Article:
Quote:
To be honest, I try to avoid them because I understand they are rooted in the Ptolemaic notion of predomination (epikrateia) which is firmly based on his naturalistic, Aristotelian world view
.

Intrinsically Aristotle is not so different from Plato: he was a Plato´ student for many years, since Plato´s death. And the idea of a predominator in a chart existed also in the Hellenistic system. Ptolemy suggested to count ( but not to differentiate points for each dignity!) in order to find the predominator. Now, to imagine that things happens in earth for the direct physical planetary influence is a rustic way of thinking and I totally agree with you. Ptolemy was a Cartesian author!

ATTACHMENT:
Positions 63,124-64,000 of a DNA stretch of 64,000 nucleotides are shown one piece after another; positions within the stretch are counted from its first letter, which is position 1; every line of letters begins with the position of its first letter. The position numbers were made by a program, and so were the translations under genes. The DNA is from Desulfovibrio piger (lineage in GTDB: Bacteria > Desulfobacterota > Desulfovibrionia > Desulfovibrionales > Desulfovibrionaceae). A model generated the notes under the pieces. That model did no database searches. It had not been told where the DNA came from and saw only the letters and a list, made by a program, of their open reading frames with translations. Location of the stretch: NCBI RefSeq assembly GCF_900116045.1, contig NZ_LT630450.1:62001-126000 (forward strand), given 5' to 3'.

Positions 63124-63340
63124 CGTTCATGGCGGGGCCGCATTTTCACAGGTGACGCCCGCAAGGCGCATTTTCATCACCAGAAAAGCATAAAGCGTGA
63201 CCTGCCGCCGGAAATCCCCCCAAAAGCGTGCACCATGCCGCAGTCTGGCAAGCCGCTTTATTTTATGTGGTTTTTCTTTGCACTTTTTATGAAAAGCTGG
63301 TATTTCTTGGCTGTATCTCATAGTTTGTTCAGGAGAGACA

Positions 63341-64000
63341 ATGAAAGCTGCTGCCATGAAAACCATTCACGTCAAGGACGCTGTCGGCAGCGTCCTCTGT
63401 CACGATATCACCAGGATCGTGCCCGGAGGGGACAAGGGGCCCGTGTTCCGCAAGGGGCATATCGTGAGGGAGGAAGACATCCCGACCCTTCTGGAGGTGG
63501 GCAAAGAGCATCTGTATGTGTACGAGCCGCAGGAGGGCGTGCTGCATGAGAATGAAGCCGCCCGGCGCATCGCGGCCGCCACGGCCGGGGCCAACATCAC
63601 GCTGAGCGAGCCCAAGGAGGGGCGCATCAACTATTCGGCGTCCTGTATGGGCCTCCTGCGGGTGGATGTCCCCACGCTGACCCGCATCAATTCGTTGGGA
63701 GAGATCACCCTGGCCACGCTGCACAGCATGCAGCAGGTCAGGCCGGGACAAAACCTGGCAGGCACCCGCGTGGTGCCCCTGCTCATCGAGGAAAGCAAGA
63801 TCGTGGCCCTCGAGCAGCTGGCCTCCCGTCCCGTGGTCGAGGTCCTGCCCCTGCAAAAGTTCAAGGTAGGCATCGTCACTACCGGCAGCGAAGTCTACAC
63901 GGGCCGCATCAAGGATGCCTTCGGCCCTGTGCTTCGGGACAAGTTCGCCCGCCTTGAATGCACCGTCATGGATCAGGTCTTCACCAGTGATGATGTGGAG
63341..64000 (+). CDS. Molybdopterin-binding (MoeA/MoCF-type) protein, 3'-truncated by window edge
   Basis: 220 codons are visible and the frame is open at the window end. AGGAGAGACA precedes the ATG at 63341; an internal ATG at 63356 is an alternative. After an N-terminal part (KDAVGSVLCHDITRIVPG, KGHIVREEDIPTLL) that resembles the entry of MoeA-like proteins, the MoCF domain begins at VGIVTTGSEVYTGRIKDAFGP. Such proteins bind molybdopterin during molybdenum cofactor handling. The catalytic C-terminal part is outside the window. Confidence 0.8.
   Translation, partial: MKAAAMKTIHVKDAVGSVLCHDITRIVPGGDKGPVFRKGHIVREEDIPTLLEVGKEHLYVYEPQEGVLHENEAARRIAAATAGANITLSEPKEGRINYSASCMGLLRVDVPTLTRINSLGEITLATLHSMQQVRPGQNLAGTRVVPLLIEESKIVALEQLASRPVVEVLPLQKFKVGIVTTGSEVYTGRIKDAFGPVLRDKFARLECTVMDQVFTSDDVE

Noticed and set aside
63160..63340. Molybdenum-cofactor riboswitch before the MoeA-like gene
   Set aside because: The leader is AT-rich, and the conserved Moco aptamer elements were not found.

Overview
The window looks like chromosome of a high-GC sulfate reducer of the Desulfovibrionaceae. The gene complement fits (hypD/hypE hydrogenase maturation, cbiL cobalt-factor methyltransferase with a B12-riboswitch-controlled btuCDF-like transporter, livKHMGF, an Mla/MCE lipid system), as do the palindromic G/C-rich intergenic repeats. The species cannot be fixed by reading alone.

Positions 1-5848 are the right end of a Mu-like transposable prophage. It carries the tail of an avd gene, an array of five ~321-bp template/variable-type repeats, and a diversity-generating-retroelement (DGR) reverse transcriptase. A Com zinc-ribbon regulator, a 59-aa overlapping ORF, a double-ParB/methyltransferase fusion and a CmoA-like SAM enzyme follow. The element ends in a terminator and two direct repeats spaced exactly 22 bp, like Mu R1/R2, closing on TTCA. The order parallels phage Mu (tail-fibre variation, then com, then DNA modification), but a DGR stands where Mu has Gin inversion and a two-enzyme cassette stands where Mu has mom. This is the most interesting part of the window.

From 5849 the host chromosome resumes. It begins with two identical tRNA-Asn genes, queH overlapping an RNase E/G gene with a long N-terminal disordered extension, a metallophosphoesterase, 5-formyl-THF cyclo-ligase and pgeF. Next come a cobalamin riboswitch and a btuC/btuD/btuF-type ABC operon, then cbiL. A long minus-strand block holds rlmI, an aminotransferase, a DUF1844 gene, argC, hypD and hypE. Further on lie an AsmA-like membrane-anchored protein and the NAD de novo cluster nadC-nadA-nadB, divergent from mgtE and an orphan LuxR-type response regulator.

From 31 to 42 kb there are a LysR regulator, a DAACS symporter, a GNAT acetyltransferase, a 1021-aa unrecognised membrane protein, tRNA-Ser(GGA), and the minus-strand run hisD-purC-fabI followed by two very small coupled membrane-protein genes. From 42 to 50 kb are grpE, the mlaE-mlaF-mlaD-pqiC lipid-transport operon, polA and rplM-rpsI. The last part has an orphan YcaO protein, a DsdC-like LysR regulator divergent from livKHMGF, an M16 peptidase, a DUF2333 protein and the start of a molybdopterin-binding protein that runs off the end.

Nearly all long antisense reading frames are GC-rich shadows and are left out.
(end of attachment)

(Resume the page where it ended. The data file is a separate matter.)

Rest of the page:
Quote:
To put it simply, planets have different types of familiarities (let's use this instead of Medieval "dignity") with signs and degrees, by domicile, triplicity, exaltation and term, to which one can add configuration. In these ways planets exert various types of influence on a certain degree, and this influence can be added up and eventually the winner takes it all. I don't want to explore the intricate history of victors here but this direct planetary influence sounds untenable to my 21st century mind, neither would I prefer to blend different types of rulership into a muddy mixture
.